A. My family is all pasty, fair-skinned people who fear the sun, so we would go to the beach at four or five p.m. Everyone would be leaving and we’d just be showing up. Those evenings were pretty much magic. Sailing from Panama to Colombia on a catamaran with 17 ragtag Australian, European and American wanderers was also impossibly great. (That) has to go down as one of the best.

Worst might be driving my grandfather’s second cousin from Abruzzo into the heart of Rome. Driving in Rome requires a Jason Bourne-level of concentration and skill and fearlessness. When I finally got out of the car, I was drenched in sweat, terrified and wildly exhilarated. I looked down and there was the Coliseum. So, (that was the) best and worst.

Q. What is your favorite vacation destination?

A. I’m not sure if it’s fair to say the state where you live, but I’ve yet to get bored of California. The desert, the Sierras, the redwood country. … You will not soon run out of jaw-dropping destinations in my state alone. There’s close to nine hundred miles of coastline, some of it pure natural beauty and some of it dotted with some of the weirdest coolest beach towns in the world.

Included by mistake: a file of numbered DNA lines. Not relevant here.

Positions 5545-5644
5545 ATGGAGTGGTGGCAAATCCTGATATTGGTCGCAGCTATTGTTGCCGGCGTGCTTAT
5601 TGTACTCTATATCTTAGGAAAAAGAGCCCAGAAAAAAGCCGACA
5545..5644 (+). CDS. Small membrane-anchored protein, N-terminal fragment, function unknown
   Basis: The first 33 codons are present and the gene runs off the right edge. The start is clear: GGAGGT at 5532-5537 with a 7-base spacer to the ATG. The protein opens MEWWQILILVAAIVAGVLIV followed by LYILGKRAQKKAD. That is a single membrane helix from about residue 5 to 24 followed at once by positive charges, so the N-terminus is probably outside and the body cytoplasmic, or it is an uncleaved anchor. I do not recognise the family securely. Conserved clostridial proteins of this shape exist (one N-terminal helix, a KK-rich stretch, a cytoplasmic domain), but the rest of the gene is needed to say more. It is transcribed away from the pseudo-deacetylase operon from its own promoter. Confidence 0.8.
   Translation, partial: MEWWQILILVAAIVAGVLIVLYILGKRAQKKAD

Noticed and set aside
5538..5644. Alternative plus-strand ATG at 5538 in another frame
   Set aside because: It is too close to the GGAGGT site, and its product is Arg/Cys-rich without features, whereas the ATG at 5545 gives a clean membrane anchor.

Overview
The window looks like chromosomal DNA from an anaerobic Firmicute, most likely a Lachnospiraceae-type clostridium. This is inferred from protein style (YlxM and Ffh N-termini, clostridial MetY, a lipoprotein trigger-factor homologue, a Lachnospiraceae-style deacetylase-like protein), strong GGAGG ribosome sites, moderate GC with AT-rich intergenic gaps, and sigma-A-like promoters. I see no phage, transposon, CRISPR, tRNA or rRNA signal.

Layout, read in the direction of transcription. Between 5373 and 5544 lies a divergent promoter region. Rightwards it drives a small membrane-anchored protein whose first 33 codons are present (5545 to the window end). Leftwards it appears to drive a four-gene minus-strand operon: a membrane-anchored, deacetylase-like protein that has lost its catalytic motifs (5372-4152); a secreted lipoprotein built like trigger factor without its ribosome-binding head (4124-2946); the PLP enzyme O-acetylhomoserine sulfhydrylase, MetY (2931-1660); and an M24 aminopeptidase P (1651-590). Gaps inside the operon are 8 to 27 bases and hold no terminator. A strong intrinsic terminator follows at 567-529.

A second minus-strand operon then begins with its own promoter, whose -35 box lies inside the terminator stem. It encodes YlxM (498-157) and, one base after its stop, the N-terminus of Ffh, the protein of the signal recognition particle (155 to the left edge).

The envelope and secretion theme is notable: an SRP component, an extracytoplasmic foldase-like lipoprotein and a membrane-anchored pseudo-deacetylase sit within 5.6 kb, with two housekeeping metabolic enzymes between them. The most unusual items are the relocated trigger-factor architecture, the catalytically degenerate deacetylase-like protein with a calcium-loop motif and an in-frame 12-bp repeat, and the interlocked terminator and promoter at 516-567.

Q. Have you traveled to a place that stood out so much that you felt compelled to incorporate it into your work?
A. Tough question. As a travel writer, I feel like my job is to travel to places, feel compelled and incorporate them! The first time I went to Marfa, Texas, that strange art mecca/West Texas ranch town, it blew my mind so much that I used it as the setting for the climactic scene in my first novel, “How I Became A Famous Novelist.” “The Wonder Trail” is all about traveling and feeling compelled. In fact, I took three months of doing just that to prepare to write the book.

Q. Where is the most romantic destination?
A. Big Sur in California is a homerun for romance. But if someone takes you somewhere special to them, shows you their favorite haunts and includes you in what they love, that’s always a warm exciting feeling.